The total cost of a website depends on its size, complexity, and whether or not you hire a professional web designer. If you create your website yourself, you can save hundreds, if not thousands of dollars. You pay for a subscription, either monthly or yearly, and this is the primary cost you'll need to budget for. Content should be produced on a regular basis, so regardless of the form you choose, set aside a monthly budget for it.
We've guided you through the costs involved in creating a website, from using a website builder to hiring a professional designer to build it for you. As a smaller company, your functionality costs will likely swing toward the lower end compared to the higher end. To better understand your budget and expected costs, let's look at some of the most common expenses associated with building a small business website. Social media content shouldn't be identical across all networks, so taking the time to customize the content will cost you.
Be sure to ask your developer if there are any ongoing maintenance costs you should budget for when it comes to this type of work, or if you just need their services during setup. This highlights some of the often invisible costs of using a web designer, such as having to be trained to use your own website after you've created it. When it comes to website hosting, this can be included in the total cost of the site if you use a content management system such as Squarespace or Wix. In addition to calculating your small business website design costs, you should also plan for website maintenance costs.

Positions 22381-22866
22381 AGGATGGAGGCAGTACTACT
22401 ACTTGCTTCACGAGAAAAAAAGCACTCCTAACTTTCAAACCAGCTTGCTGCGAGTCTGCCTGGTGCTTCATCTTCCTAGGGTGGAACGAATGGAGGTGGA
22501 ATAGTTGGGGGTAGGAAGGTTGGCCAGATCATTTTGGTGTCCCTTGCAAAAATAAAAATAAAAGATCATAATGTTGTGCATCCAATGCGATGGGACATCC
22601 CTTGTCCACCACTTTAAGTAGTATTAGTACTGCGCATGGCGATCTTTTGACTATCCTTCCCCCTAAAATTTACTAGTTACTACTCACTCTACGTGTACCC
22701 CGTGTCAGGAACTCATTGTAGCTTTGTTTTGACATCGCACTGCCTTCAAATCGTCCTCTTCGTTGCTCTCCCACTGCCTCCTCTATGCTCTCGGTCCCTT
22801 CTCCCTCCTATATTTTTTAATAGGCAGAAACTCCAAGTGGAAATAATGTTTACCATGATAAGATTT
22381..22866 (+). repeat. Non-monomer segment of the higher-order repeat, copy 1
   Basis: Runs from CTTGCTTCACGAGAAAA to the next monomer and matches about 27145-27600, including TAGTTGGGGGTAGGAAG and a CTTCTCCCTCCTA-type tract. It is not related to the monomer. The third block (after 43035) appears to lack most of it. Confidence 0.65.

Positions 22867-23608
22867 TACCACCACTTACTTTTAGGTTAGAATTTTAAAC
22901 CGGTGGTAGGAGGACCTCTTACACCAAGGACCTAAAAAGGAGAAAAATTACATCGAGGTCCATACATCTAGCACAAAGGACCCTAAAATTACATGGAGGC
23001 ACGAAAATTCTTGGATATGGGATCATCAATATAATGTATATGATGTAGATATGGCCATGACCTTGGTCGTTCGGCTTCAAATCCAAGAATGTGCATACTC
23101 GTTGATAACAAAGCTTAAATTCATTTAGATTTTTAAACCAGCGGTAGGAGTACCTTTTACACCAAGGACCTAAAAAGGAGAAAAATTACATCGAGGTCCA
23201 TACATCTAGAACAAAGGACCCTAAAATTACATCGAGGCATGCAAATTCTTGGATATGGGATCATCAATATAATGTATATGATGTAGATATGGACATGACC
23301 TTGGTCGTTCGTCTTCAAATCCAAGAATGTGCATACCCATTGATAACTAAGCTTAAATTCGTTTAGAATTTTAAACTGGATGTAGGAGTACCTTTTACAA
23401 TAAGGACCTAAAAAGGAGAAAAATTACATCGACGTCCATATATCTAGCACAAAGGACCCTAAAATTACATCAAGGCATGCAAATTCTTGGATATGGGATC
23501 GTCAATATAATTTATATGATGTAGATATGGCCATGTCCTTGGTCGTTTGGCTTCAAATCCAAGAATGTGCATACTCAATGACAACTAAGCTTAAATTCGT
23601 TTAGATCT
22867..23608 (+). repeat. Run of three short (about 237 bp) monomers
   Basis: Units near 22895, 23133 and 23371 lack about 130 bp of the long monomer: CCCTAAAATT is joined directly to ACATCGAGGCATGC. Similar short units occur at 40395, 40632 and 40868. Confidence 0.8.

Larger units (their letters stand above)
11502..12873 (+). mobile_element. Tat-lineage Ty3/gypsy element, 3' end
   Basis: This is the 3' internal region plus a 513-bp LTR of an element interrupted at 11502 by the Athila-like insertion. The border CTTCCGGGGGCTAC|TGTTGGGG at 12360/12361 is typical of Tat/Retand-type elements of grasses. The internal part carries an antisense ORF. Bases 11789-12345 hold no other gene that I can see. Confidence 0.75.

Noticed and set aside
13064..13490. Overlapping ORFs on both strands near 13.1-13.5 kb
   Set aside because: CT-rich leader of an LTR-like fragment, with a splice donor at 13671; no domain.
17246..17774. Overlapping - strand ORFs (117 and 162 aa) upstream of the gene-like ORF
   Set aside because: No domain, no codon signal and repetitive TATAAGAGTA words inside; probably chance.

That means that a professional and attractive 10-page informative website with standard customization will cost less than a highly customized 50-page site with all the amenities. There are several costs that can affect the total price of building a WordPress website, but the main one is hosting. However, also keep in mind that the cost of creating a website with a marketing agency is usually surprisingly affordable. Additional features add complexity to a website and, as a result, increase the cost of website design and development.
You could be dreaming of all the bells and whistles, the complex programming, the brilliant design features, and the abundance of interactive elements, but remember to be realistic and set achievable goals when you start. While WordPress is technically a free, open-source platform, you have to pay for hosting, themes and plugins, and even professional help from a developer, which can increase your total cost.